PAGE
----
J. Space Weather Space Clim.
Volume 9, 2019
|Number of page(s)||27|
|Published online||26 September 2019|
Application usability levels: a framework for tracking project product progress
Space Sciences Department, The Aerospace Corporation, 14745 Lee Road, Chantilly, VA 20151, USA
2 Department of Earth, Planetary, and Space Sciences, University of California, 595 Charles Young Drive East, Los Angeles, CA 90095-1567, USA
3 Catholic University of America, 620 Michigan Ave NE, Washington, DC 20064, USA
4 NASA GSFC, Heliophysics Science Division Greenbelt, Code 674, MD 20771, USA
5 School of Science, RMIT University, GPO Box 2476, Melbourne, VIC 3001, Australia
6 NASA Jet Propulsion Laboratory, California Institute of Technology, 4800 Oak Grove Drive, Pasadena, CA 91109, USA
7 University Corporation for Atmospheric Research, P.O. Box 3000, Boulder, CO 80307, USA
8 Departamento de Física y Matemáticas, Universidad de Alcalá, Alcalá de Henares (Madrid), Calle el Escorial, 19-21, 28805 Alcalá de Henares, Spain
9 Space Vehicles Directorate, Air Force Research Laboratory, Kirtland Air Force Base, NM 871175776, USA
10 Department of Climate and Space Sciences and Engineering, University of Michigan – North Campus, 2455 Hayward St., Ann Arbor, MI 48109, USA
11 Finnish Meteorological Institute, P.O. Box 503, Helsinki 00101, Finland
12 Space Science Division, U.S. Naval Research Laboratory, Washington, DC 20375, USA
13 Space Weather Services, Bureau of Meteorology, P.O. Box 413, Darlinghurst, NSW 1300, Australia
14 Physics Department, University of Texas at Arlington, 502 Yates St., Box 1905, Arlington, TX 76019, USA
15 School of Physics, Trinity College Dublin, Dublin, Ireland
16 NorthWest Research Associates, 3380 Mitchell Lane, Boulder, CO 80301-2245, USA
17 Met Office, Fitzroy Road, Exeter, Devon, EX1 3PB, UK
18 RAL Space, Science & Technology Facilities Council – Rutherford Appleton Laboratory, Harwell Campus, Oxfordshire, OX11 0QX, UK
19 Center for Space Physics, Boston University, 725 Common Wealth Avenue, Boston, MA 02215, USA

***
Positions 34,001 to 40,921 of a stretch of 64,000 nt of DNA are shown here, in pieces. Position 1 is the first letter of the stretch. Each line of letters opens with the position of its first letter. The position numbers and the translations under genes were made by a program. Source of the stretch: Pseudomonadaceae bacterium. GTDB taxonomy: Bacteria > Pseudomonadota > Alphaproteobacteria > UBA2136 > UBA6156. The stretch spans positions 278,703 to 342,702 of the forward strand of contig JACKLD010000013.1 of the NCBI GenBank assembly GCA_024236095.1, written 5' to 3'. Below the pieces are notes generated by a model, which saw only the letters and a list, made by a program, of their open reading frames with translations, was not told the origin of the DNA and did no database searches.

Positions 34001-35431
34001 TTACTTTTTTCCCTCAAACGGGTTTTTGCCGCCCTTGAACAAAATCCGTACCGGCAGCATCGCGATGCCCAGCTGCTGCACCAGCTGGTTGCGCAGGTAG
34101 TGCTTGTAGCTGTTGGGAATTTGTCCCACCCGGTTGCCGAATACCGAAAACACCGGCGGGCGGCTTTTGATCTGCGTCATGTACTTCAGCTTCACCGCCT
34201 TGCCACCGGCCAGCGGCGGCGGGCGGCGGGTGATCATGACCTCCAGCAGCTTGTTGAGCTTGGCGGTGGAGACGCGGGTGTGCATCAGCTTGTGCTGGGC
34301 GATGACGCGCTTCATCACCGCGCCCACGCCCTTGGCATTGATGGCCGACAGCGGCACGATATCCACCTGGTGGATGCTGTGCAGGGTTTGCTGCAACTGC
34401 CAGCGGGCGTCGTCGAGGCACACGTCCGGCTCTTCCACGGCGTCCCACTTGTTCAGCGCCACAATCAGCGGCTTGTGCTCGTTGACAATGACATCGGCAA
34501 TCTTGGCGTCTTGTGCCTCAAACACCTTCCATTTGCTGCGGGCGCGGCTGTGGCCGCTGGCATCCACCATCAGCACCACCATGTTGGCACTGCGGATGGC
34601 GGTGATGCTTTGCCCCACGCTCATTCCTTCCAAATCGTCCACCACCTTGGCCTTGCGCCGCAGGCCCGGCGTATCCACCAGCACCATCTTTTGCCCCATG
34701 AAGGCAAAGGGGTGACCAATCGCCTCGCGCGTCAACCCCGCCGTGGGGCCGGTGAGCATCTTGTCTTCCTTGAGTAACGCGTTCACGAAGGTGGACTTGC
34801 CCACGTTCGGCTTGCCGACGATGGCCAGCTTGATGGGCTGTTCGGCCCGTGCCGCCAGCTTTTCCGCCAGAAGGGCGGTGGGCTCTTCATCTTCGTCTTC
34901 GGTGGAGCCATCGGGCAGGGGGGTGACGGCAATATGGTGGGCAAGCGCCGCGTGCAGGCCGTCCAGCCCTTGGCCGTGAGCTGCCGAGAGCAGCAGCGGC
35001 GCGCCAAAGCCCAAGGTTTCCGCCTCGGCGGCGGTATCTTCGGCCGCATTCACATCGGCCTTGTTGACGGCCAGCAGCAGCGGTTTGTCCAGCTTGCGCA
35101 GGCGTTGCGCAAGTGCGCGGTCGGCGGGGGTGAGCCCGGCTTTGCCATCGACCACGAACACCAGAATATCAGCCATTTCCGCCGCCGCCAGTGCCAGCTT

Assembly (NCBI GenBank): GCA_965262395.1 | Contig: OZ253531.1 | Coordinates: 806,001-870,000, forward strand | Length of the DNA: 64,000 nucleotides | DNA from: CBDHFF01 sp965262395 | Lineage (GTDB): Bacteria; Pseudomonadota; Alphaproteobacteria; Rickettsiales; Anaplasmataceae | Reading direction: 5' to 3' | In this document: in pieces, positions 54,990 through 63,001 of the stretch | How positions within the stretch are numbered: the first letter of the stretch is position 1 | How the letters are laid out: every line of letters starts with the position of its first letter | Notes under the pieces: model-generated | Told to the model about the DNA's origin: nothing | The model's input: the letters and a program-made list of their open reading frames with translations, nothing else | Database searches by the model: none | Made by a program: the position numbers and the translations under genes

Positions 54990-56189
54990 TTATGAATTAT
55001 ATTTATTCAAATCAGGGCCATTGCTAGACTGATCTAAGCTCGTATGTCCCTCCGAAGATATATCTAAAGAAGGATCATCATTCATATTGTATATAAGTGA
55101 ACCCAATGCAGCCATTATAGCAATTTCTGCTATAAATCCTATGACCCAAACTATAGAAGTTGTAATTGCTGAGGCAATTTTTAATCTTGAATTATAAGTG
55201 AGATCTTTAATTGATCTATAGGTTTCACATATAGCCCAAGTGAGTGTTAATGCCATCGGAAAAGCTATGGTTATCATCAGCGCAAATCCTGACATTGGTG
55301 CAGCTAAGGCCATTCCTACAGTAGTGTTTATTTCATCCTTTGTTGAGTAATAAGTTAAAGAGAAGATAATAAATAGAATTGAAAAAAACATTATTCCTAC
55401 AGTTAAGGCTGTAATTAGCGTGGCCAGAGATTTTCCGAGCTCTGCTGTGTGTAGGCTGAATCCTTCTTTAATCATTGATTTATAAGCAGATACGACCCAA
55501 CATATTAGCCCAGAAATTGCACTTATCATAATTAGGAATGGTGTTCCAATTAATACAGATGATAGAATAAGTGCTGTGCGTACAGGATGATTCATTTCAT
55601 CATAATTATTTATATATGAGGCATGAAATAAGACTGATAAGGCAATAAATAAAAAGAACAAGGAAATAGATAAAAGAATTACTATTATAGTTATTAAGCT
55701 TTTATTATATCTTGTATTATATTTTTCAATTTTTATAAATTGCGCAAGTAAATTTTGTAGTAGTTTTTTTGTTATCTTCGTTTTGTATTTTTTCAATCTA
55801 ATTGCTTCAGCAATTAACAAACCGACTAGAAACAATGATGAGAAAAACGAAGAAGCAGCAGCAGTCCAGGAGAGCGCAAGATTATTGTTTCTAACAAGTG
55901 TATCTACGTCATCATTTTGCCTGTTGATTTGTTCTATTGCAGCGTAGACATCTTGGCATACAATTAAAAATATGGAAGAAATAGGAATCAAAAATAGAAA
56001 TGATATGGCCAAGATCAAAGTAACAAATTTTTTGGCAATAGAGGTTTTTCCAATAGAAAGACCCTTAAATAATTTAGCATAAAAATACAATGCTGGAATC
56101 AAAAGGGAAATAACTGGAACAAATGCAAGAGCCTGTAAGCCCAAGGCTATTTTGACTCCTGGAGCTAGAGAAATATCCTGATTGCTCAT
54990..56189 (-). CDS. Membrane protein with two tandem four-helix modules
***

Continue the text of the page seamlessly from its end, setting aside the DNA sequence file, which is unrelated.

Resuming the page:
20 Space Science and Applications, Los Alamos National Laboratory, Los Alamos, NM 87545, USA
* Corresponding author: firstname.lastname@example.org
Accepted: 19 July 2019
The space physics community continues to grow and become both more interdisciplinary and more intertwined with commercial and government operations. This has created a need for a framework to easily identify what projects can be used for specific applications and how close the tool is to routine autonomous or on-demand implementation and operation. We propose the Application Usability Level (AUL) framework and publicizing AULs to help the community quantify the progress of successful applications, metrics, and validation efforts. This framework will also aid the scientific community by supplying the type of information needed to build off of previously published work and publicizing the applications and requirements needed by the user communities. In this paper, we define the AUL framework, outline the milestones required for progression to higher AULs, and provide example projects utilizing the AUL framework. This work has been completed as part of the activities of the Assessment of Understanding and Quantifying Progress working group which is part of the International Forum for Space Weather Capabilities Assessment.
Key words: Tracking Progress / Metrics and Validation / Applied Space Weather
© A.J. Halford et al., Published by EDP Sciences 2015
This is an Open Access article distributed under the terms of the Creative Commons Attribution License (http://creativecommons.org/licenses/by/4.0), which permits unrestricted use, distribution, and reproduction in any medium, provided the original work is properly cited.
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